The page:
The energy network of the future will be equipped with a wide variety of storage methods, although constructing storage facilities, in itself, comes with many obstacles. The lack of a uniform concept on the matter is something which some MEPs want to change. EURACTIV Germany reports.
The European Parliament wants the European Commission to develop an EU concept for energy storage in a resolution that will be voted on Friday (10 July).
In the resolution drafted by Austrian MEP Claudia Gamon (Renew), MEPs suggest setting up a task force within the Commission to evaluate the carbon footprint and cost-effectiveness of different types of energy storage.
“The Green Deal places a strong emphasis on the electrification of all sectors, but in doing so we must not lose sight of the fact that, even from today’s perspective, we need to build up huge storage capacities. For this we need a regulatory framework,” Gamon told EURACTIV Germany.
The Commission assumes that, to achieve climate neutrality, the proportion of final electricity consumption would have to increase from today’s 25% share to about 50% by 2050.
Given that a large part of this is to come from renewable energies and the electricity grid has to absorb stronger fluctuations, the need for storage capacities could increase sixfold.
Gamon says that her initiative aims to bring together the loose threads in various EU directives on energy storage into a uniform concept.
The strategy for the integration of energy systems, which was presented on Wednesday (8 July), provides a good starting point for this. In it, the Commission sets out for the first time how energy legislation will be adapted in the coming years to link gas and electricity markets with the industry, buildings and transport sectors – so-called sector coupling.
Batteries are hardly recycled at all so far
Pumped storage, usually in the form of large pumped storage power plants between two lakes, currently accounts for around 90% of energy storage in the European electricity grid. There are promising alternatives, such as power-to-x systems, batteries and heat storage, but their potential is far from exhausted.
“What would help enormously would be the removal of numerous hurdles that still exist for many types of storage,” said Gamon, who cited double taxation of storage through grid fees and energy taxes as an example.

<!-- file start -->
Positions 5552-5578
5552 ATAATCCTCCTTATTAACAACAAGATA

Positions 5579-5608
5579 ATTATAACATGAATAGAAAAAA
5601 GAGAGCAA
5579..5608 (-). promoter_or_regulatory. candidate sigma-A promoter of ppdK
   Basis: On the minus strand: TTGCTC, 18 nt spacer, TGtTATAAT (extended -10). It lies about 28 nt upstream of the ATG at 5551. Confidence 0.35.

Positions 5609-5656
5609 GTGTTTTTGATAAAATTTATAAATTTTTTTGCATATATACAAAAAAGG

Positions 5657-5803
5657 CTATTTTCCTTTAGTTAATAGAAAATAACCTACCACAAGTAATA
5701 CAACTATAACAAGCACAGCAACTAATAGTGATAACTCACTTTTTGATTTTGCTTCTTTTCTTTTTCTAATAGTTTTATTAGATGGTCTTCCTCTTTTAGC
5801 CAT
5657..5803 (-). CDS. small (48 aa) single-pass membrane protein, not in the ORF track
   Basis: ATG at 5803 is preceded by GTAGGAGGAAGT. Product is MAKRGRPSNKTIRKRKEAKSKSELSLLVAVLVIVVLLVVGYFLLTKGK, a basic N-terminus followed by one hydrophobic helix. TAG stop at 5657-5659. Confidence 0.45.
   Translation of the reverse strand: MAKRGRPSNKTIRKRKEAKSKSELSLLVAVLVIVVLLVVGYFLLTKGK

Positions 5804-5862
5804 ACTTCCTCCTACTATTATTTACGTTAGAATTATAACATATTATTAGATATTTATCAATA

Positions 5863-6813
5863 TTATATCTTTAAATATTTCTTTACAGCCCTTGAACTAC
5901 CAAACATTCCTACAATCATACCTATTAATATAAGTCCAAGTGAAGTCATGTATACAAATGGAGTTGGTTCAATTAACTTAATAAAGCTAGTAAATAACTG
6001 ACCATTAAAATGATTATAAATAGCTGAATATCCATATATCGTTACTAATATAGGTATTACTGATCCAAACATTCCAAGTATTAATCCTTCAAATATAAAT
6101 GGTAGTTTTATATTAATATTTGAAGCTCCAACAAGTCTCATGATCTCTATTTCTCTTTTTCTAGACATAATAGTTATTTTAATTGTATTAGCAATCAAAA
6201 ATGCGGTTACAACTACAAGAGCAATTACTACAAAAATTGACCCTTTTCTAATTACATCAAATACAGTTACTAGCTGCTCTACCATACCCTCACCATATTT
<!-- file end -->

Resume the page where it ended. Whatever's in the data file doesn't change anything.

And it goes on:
Gamon added that when the Commission revises its energy tax directive next year, it will have to distinguish between final usage and storage or transformation.
However, there are other issues that need to be resolved.
The Lithium-ion battery which is the bulk of electrochemical storage is one of them. Recycling this type of battery is considered unprofitable, meaning there are currently no closed cycles and the vast majority of batteries are purchased from Asia.
Almost half of all portable batteries placed on the market are not returned to the cycle, according to a study by the Öko-Institut in 2018. Nor is there an adequate legal framework for the reuse of car batteries, which could theoretically be used to store energy in private households.
Therefore, “a specific recycling target for lithium-ion batteries” should be considered in the upcoming revision of the Batteries Directive, according to the report.
Parliament wants a cost-benefit analysis for low CO2 gases
There is a need for action not only with regard to the existing obstacles but also with regard to the possible support instruments for storage facilities. District heating networks, for example, should be able to benefit from the Connecting Europe Facility in the future.
However, also in the EU state aid rules, the reform of which is subject to public consultation until the middle of the month, MEPs are requesting that storage facilities must be given more space. The ongoing revision of the so-called TEN-E directive is likely to be even more important.
This will decide which trans-European energy networks are to be supported with billions of euros in funding. In the future, TEN-E must also allow the funding of storage facilities, according to the resolution. However, this is not necessarily the case, as most storage facilities do not have a cross-border structure and are, therefore, not entitled to TEN-E funding.
The same applies to storage facilities in the European gas network, which must be converted for low-carbon or even carbon-free gases such as hydrogen. According to the Parliament’s wishes, the Commission should examine the extent to which this extensive conversion is worthwhile at all in a cost-benefit analysis and an availability study.
However, while green gas will play an important role in the future energy network, it is not a miracle cure, according to MEP Gamon. “Hydrogen alone will not solve the problems of decarbonization. That’s why we have to rely on a variety of technologies,” she said.
[Edited by Benjamin Fox]